See also:


25th January - Action Plan & Project development 


21st January - Introduction to Pause/Rewind and choosing a project to develop




19th January - Exchange Show @ The Crossing, CSM KX - Public show & feedback... WHY WAS MY WORK BANNED?!

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Above are three arrangements of the finished work, entitled "L'origine du monde" after Courbet's painting of 1866.

The middle photograph, which shows the work as it was presented in our 'Exchange' show in The Crossing, features a chair as the supporting object for all three gold-leaf boards. Although I originally intended to show the work leaning against the wall in response (and possbily even protest?) to the 'post-internet' world which we now live in, this physicality was exaggerated even further with the inclusion of brown 'school' chair. The chair instantly has connotations of the person, and in this way the immaterality of the internet and its comments are planted firmly back into space and dimension. Furthermore, the personification of the chair implies a further interaction which is inherent to the source of the work - each comment has been individually typed by somebody, somewhere in the world, sitting on their chair (or similar) and typing into their keyboard (on a computer, phone, whatever). Together with the pinning of the translucent tracing paper prints, which are intended to reflect a loyalty to the intangible but still very visible nature of the content of the internet, both the chair and the way that the boards are leaned with a sense of space and weight, add to the juxtaposition between internet and object/artefact.

As for the showing of my work in The Crossing, a publicy-accessible area in CSM (which seems to be maintained and managed by the King's Cross people), I made sure to check with a number of tutors about the suitability of my work. It seemed that the text, although I thought this would be the most problematic part of the work, would be find for public show as it was so small and not 'offensive' or 'eye-catching' in its nature as very small text printed on tracing paper. Its content, although in some places highly explicit and unmistakably misogynistic, is publicy accessible online on Youtube. Clearly, gruesome language is being used to describe both the woman in the video that the work responds to, but also about the audience in the video and their response to the public performace in the Musee D'Orsay, as well as the "art world" in general. The idea that I am trying to explore is that these comments are the REALISM of today - of 2016 - of the internet - of art. I was told that I could "gloss over" the explicit nature of the text in the piece.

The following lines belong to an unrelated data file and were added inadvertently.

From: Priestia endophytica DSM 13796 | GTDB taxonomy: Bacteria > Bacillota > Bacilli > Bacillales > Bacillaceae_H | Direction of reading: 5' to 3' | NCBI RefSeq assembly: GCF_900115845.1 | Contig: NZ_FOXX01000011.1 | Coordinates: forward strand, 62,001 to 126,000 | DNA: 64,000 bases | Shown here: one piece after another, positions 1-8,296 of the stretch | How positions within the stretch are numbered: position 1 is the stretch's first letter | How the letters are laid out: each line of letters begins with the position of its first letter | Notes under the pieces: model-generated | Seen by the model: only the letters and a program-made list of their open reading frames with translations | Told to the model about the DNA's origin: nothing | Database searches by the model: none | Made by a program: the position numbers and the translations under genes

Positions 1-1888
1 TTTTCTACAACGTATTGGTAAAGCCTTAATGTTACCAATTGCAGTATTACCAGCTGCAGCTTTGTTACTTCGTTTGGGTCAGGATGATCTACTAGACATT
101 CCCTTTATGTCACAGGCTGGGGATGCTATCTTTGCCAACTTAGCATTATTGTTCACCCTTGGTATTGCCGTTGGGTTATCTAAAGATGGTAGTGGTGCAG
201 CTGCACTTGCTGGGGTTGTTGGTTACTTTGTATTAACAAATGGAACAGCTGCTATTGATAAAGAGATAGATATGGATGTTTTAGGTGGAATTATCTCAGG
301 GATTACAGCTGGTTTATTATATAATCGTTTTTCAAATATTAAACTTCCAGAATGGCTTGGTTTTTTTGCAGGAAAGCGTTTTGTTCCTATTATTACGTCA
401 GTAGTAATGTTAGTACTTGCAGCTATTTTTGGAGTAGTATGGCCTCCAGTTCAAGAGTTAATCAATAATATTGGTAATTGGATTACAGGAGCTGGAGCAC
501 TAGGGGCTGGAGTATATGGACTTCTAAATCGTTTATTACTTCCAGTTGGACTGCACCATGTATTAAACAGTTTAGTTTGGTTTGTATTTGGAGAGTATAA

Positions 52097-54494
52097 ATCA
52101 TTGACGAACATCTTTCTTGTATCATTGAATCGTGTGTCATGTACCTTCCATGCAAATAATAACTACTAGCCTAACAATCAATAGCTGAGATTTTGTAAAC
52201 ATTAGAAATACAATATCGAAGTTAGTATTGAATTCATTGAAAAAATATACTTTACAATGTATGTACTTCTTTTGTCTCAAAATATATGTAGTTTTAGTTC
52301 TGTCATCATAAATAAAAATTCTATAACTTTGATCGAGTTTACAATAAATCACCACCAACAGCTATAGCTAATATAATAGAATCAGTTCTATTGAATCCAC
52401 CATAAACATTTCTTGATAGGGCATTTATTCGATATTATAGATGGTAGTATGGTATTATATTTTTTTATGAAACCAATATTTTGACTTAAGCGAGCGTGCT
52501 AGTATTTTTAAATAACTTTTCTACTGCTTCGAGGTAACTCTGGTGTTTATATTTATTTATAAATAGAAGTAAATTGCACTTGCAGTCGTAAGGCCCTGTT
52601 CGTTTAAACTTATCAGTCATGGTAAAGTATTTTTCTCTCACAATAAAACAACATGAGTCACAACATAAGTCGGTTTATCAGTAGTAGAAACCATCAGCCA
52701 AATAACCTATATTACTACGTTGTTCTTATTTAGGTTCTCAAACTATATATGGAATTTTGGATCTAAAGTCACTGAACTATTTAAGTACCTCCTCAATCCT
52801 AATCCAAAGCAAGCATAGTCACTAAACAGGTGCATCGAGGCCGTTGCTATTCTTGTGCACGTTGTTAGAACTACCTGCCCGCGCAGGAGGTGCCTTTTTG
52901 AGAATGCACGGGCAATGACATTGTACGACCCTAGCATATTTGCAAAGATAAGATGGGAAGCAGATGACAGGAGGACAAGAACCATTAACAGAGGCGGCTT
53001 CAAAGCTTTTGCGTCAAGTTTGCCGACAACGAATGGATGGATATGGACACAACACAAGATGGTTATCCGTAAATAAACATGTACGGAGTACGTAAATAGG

The painting that I have incorporated in my work, Courbet's "L'origine du monde" is in public display in the Musee D'Orsay. How easily accessible this painting is, I am not sure - it is likely to be a at least a few gallery walls away from the entrance and out of sight of any of those who do not wish to explore the gallery deeper. The explicit nature of the original painting, despite its rich Art Historical significance, is clear, and this was discussed at length with my tutors. Clearly, it is only a painting - and my work features a (poorly) reproduced print of this painting. Of course it is a realist painting, both in its context and its technique, but realistically, it is in NO way pornographic. However, I was aware that the public nature of the exhibition space meant that children are free to walk through and see the work - so the explicit nature of the painting, at least, could be avoided to the best of my ability, without removing the painting at all from the work. Afterall, its position as the focus of the performance to which I am responding in my documentation of its documentation is crucial, and to leave the painting out altogether would remove any kind of accessibility to the viewer - the youtube comments would become almost completely decontextualised.

After further discussion with my tutors, I decided that the best course of action to take would be to crop the original painting by Courbet so that it, technically, can not be classed as "full frontal nudity". After a careful cropping of the image (which, perhaps, introduces an important element of manipulation to the work, where I am leaving my own mark as an artist on an otherwise 'archival' work), I assembled the three elements of the work ready for showing.